I had known Major Mohan Khatri for nearly two years, but I can't claim that I was close enough to be a friend. We knew each other, but the bond hadn't deepened with either shared interests or sharing of ideas and opinions over a period. The late Major Khatri wasn't related to me through blood, business, social association, or old school ties. Perhaps the only commonality I can claim with him was our endeavour to be "concerned citizens" in our own ways.
The Major, for that's what we all called him even though he had retired from the army seven years ago, ran a tourist resort. He had so much self-confidence that he never felt the need to show it. He believed that future leaders of national institutions badly needed some hard training in team building and risk-taking. Perhaps it was his faith in the future of our country that made me respect him so much when he was alive. And forced me to grieve when he was mercilessly murdered by Maoists during Dasain.
In a macabre sense, it is comforting that death of single person can still make you weep. The daily death toll announced over the media has numbed our senses, and we tend to blank out when the statistics come out in the evening news. But when it's a name, it hits you. And when it's a name you know and admire, it shocks.
All kinds of deaths have become routine over last seven years. When the government repeatedly failed to protect the life and liberty of its citizen, and Maoist mayhem spread almost all over the country, our confidence in the ability of the government died a slow, painful, death. The sanctity of monarchy suffered a severe blow on 1 June, 2001.
Sher Bahadur Deuba killed our faith in parliamentary democracy on 22 May, 2002 by his midnight dissolution of the lower house of the parliament. And then another midnight announcement on Friday the Fourth last month, this time from the king himself, declared the passing away of the sovereignty of the people.
Mahakal, the deity of death and destruction, is performing his Tandava in Nepal without bothering to take a break.
But there was always the hope that the destruction will stop some day, and a spurt in creativity will begin soon after. In many ways, Major Khatri was one of the symbols of such hope. He was a person who dared to light a lamp rather than continue with the pointless game of cursing the darkness. It is this realisation that makes Mohan Khatri's passing away even more painful. There is no tragedy bigger than the death of hope, and the demise of dreams is the worst fate that can befall a society.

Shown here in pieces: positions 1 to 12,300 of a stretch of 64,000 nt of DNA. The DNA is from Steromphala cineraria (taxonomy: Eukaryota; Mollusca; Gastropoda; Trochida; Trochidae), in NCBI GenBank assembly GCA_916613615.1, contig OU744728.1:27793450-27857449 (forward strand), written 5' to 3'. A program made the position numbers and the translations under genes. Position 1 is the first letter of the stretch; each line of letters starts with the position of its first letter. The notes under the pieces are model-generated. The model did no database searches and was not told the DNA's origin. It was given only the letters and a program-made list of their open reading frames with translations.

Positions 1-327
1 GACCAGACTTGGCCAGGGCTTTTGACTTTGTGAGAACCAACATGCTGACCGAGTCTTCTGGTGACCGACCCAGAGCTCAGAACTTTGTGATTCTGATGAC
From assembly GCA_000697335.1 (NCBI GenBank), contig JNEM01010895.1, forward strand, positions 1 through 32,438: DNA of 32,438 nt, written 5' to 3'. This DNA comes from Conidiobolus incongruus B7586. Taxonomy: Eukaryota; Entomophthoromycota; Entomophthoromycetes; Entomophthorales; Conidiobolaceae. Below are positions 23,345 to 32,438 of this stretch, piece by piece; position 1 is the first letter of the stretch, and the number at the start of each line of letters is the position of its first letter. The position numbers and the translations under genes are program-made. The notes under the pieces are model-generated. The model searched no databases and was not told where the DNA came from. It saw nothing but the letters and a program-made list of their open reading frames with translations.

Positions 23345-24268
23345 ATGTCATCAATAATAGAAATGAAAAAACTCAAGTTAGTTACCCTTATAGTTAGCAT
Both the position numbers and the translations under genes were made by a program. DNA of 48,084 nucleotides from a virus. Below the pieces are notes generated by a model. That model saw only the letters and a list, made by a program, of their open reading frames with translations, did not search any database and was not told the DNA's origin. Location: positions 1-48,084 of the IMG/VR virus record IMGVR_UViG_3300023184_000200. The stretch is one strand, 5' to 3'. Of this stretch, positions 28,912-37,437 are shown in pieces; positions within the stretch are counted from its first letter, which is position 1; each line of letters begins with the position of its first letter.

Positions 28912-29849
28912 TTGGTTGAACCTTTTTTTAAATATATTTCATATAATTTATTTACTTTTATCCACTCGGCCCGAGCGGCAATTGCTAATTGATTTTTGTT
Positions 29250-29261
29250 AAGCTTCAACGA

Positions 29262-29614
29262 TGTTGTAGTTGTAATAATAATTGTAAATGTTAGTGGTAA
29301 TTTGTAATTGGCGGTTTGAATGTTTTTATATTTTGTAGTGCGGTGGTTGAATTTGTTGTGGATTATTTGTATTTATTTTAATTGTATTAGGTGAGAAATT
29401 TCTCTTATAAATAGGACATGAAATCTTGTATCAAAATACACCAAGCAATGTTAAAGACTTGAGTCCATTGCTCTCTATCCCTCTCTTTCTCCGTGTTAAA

Major Khatri, were he alive, would have respectfully, but strongly, disagreed with such a suggestion. He was a doer, believing in tackling fate rather than taking it lying down. Mourning was not his style, at least not public mourning. I can almost hear his reproach, "Bemoaning helplessness serves no purpose at all. The media must raise hopes during the time of despair." It's easier said than done, no doubt, but perhaps the importance of that suggestion is even more in the enveloping darkness.
Maoists are escalating their violent campaign. The political parties are back to their favourite game of word-wars. The economy suffers deep trauma. Donors, as usual, sit on the sidelines passing sanctimonious judgement. How deep do we have to sink before hitting the bottom and coming back to our senses? There is a frightening realisation as we hurtle into the unknown: nothing has changed since 4 October.
Voltaire said: "I fear that in this world one is reduced to being either hammer or anvil, lucky the man who escapes these alternatives!" I shall light a lamp in the memory of Major Khatri this Tihar-in memory of his faith, with reverence for his courage, but most of all, in celebration of the hopes that he had for this country. Dreams die, but at festival time we are reminded of their inescapable rebirth.